The Load Bearing Properties of Common Woods

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Pine studs bear weight with the grain of the wood.
Pine studs bear weight with the grain of the wood. (Image: Ryan McVay/Photodisc/Getty Images)

The load bearing property of any wood depends on the actual piece of wood. A log has different characteristics from a board, and each board has differences in length, grain and knots that can affect its capacity to bear weight. That said, when all other things are equal, there are differences between wood strength that can be attributed to the species of that wood.

Some of the Variables

Wood gets its strength from its longitudinal cellulose fibers. A dense wood that bears weight on the ends of those fiber bundles, like a stump does, can achieve the load carrying capacity of structural steel. When loads are borne perpendicular to the grain of the wood, the load bearing capacity of the wood is at its least. Some kinds of wood have great fiber strength but tend to warp when cured, which reduces their load carrying capacity. Wood with large and frequent knots loses some of its ability to bear weight.

Vertical and Horizontal

Structural boards that bear weight on end are vertical studs, which reinforce lateral load-bearers like headers and top plates. These lateral boards become weaker as the distance between unsupported spans increases. Relatively soft woods can be routinely used as studs or other vertical supports, while horizontal lumber is either cut larger, paired for greater strength, or employs a stronger species of wood.

Inexpensive Softwoods

The most common structural species of lumber is pine. Pine grows straight and it grows quickly. It is relatively easy to cut and mill. All these features make pine less expensive than other structural lumber species. Pine, however, is a softwood with a relatively low density. In places where pine is the most common structural lumber species, and there are special concerns about particular load-bearing features in the construction, builders will often use Douglas fir. It is compatible with pine, comparatively inexpensive compared with other denser alternatives, and very strong.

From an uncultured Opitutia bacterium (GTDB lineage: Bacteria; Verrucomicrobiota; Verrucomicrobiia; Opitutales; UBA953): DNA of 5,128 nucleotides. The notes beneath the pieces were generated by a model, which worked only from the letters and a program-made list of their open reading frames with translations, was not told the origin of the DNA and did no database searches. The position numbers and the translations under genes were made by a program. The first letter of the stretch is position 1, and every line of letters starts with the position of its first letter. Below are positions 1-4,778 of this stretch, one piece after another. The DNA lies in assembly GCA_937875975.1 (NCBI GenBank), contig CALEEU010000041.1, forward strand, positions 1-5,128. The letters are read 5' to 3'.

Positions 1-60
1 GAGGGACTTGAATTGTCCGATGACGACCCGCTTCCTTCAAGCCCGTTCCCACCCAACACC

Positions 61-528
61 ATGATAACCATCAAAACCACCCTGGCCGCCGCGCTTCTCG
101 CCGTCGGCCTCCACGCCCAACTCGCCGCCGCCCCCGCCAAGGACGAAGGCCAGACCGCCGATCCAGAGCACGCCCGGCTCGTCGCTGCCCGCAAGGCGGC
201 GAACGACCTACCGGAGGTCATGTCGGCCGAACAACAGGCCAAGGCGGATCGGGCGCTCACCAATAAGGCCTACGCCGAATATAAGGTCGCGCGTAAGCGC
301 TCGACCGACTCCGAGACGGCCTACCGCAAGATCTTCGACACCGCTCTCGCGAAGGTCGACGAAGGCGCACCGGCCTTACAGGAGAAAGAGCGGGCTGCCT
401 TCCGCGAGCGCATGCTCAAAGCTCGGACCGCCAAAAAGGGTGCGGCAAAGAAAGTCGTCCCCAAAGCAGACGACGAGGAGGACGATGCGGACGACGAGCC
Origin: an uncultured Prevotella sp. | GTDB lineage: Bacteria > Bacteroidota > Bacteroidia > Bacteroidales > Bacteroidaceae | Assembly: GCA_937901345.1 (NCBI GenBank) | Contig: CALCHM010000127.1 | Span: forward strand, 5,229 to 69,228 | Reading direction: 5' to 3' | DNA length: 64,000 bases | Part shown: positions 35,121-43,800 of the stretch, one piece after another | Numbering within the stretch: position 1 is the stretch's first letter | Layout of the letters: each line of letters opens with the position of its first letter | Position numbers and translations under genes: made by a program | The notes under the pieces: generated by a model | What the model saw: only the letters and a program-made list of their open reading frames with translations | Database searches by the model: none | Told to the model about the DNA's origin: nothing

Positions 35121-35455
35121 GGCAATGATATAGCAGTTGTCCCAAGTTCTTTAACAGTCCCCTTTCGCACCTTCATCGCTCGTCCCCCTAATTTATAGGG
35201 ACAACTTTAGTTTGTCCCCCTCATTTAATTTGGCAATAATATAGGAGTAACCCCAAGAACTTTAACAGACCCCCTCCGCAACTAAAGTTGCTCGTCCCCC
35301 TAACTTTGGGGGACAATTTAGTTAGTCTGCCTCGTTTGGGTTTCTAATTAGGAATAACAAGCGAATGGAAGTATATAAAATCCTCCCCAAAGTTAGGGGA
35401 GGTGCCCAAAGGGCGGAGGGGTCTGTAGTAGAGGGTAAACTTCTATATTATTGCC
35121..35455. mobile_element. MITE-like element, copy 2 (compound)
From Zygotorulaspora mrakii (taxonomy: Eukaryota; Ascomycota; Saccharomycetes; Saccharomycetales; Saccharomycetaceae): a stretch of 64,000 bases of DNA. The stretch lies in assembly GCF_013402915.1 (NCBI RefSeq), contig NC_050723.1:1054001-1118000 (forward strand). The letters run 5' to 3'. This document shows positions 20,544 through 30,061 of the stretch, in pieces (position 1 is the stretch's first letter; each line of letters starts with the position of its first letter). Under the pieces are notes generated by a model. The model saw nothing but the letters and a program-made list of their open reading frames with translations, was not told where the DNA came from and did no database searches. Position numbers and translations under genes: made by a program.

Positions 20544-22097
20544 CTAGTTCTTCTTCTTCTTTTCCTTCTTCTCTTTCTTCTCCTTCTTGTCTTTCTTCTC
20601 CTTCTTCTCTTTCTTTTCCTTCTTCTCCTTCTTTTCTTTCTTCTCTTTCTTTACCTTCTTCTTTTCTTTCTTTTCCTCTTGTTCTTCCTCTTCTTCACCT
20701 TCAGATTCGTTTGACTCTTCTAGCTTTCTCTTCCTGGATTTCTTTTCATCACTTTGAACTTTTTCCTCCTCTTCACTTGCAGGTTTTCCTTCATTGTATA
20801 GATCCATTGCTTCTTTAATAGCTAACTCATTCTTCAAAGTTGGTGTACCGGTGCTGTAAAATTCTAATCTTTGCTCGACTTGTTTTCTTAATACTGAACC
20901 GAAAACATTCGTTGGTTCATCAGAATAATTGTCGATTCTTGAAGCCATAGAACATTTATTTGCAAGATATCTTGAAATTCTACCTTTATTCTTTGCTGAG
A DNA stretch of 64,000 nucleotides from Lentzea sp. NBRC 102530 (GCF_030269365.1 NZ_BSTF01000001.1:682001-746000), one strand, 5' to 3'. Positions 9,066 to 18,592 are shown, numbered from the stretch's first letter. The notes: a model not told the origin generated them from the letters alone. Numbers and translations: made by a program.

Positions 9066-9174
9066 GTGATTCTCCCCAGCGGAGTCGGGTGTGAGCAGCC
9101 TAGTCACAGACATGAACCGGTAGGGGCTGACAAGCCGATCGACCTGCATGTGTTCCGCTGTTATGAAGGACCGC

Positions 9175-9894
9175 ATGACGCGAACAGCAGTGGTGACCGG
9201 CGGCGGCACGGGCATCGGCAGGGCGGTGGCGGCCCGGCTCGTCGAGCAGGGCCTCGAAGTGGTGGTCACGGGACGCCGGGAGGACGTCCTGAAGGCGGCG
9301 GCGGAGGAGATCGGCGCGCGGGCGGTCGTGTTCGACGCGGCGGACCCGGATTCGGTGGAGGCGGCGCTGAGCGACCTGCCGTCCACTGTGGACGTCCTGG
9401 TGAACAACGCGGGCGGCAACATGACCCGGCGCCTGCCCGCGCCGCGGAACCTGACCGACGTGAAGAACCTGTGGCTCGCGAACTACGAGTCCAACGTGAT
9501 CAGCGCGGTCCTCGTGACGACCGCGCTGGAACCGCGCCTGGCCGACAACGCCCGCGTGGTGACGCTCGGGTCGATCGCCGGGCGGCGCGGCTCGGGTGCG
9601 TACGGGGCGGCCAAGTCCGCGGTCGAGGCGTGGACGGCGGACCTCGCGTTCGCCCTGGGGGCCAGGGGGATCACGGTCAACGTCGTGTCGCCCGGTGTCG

The Really Strong

Density does not always translate into greater load-bearing capacity, but in some cases, it does. Among the common species of structural lumber, North American elm, oak and maple are prized for their strength in construction. Elm is so strong and water-resistant that it is the preferred timber for wooden bridge abutments and dock pilings. Maple is strong and attractive, so it is often used in wooden floors and cabinets. Oak, at nearly 1 1/2 times the density of pine, is still the construction standard for heavy-load bearing interior beams.

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